How heritage structures can live for the future

Sustainability is a term that is often linked to climate change. But there is such a thing as cultural sustainability, which refers to cultural beliefs and practices, heritage conservation, and the preservation of culture itself.

Modern buildings benefit from great advances in technology and technique, but something that was built hundreds of years ago is irreplaceable because the disappearance of materials, skills, and patrimonial knowledge means that it cannot be rebuilt in the same way again. This is why well-preserved heritage structures are priceless and will become even more valued as time passes.

In Italy, for example, some of the highest land values can be found around the vicinity of the Colosseum, because it’s an unmistakable and irreplaceable symbol of the city’s rich history. It all goes to show that proper maintenance of historical structures increases not just their own value, but the value of their surrounding areas, and also the economic and cultural wealth of the city as a whole.

In the Philippines, I have seen many heritage assets like this one, and there are many opportunities to preserve these historical centers and heritage structures—from the ancestral houses and public buildings in cities like Manila to historical structures and heritage landmarks in various provinces across the nation. In the immediate term, these structures lend their unique charm to a place. In the longer term, however, we are only beginning to see the immense value that they will hold for their host communities, and for the country, as cultural treasures and as anchors for the conceptualization of strong local identities that give rise not only to valuable cultural tourism but also deep pride.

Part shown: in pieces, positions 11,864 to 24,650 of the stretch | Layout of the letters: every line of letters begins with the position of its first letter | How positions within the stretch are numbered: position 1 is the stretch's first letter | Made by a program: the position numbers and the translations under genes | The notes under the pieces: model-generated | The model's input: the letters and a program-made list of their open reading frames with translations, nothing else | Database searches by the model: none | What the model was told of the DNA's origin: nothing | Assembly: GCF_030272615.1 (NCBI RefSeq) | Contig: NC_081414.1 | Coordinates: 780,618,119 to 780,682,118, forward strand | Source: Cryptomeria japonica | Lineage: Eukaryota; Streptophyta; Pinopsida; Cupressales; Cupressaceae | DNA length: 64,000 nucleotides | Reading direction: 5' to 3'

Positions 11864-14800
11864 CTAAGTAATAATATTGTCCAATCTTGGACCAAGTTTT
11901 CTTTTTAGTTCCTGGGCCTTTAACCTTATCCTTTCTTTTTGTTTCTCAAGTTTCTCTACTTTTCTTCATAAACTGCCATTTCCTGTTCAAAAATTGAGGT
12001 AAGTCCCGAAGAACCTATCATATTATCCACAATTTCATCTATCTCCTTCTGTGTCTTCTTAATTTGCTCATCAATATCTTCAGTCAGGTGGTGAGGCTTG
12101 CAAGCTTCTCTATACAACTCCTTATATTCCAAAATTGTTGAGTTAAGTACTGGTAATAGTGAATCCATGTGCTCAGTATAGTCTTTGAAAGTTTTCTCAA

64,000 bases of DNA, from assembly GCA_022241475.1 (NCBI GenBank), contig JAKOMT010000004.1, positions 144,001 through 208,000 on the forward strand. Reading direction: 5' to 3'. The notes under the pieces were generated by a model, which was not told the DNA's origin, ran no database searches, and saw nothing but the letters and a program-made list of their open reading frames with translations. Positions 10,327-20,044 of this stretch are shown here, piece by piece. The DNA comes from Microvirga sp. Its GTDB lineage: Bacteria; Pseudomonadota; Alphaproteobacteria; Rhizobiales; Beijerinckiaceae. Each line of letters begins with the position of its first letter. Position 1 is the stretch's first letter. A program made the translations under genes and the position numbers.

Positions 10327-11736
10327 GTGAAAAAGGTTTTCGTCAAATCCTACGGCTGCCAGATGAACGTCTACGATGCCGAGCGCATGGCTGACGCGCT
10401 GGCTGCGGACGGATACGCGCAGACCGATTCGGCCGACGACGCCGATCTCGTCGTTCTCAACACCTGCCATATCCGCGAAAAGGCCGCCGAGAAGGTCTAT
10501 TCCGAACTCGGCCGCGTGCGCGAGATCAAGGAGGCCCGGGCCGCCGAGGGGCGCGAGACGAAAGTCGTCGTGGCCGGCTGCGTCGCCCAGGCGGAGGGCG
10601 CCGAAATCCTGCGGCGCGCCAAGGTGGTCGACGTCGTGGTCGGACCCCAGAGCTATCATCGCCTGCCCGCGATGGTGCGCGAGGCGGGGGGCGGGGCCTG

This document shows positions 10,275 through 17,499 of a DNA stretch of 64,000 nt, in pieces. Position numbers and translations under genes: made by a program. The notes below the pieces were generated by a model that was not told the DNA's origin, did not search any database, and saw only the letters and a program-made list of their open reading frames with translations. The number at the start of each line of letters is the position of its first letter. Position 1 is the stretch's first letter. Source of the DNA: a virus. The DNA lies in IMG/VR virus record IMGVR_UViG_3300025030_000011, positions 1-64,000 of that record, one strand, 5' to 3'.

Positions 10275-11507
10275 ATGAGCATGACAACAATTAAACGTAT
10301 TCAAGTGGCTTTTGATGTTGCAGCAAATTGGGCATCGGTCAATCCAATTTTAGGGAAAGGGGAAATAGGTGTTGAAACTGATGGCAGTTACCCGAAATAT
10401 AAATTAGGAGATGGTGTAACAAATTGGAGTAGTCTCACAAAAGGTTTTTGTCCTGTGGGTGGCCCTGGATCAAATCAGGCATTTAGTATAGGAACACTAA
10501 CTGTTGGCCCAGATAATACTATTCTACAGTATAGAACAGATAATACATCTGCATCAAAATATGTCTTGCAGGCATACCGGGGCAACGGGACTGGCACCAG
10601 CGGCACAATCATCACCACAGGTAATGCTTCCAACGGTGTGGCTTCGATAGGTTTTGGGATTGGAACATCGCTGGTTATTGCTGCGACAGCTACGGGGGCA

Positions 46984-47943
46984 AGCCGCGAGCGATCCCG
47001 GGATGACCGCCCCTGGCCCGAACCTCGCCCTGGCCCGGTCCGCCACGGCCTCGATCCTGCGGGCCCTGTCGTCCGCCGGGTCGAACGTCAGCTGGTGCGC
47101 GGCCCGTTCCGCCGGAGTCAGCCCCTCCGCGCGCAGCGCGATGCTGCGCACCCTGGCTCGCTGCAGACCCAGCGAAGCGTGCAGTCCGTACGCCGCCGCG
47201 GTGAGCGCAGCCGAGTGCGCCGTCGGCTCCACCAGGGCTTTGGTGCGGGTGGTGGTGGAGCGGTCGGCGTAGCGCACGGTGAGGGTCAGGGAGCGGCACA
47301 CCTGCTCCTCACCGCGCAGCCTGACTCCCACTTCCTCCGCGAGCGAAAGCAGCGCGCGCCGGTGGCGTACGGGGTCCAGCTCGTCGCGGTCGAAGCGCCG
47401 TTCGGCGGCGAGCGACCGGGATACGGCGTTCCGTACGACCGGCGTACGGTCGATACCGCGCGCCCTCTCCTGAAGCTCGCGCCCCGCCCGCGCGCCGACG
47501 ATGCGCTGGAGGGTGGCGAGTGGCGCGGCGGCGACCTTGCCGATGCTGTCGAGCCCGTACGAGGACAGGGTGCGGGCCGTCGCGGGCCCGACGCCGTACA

Using old structures for revenue can help ensure that they will live for the future, instead of merely restoring them and leaving them unused. I’ve seen old buildings in Italy that have been renovated and are being reused as restaurants, pubs, libraries, hotels, and so on. The same concept can be seen in the Philippines in various heritage districts. It illustrates the advantages of welcoming private intervention to help bring back to life certain structures that have seen better days and to keep them alive with a new purpose.

Another interesting aspect of refurbishment or retrofitting is green restoration—a way to renovate heritage structures in accordance with green building principles and techniques. It’s a beautiful marriage between technology and history, resulting in charming structures that present plenty of interesting solutions. By combining the irreplaceable built heritage found in our cities with new ideas and techniques, the potential for cultural sustainability in the Philippines is vast.

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Carlo Paalam, the 23-year-old boxer from Cagayan de Oro and a silver medalist in the men’s flyweight division at the Tokyo Olympics, recently received a new condominium unit from our company, Italpinas Development Corporation (IDC).

Since 2018, we at IDC have been a strong supporter of Mayor Oscar Moreno’s Amateur Boxing Program where Carlo Paalam molded his boxing skills. And so we are very proud of Carlo’s achievement and grateful to him for bringing honor to Cagayan de Oro.

His success comes at a particularly significant point in the country’s history when we are facing a pandemic, and his fellow Filipinos are struggling to find hope. His win at the Olympics inspires the country to believe and cope with today’s difficulties.

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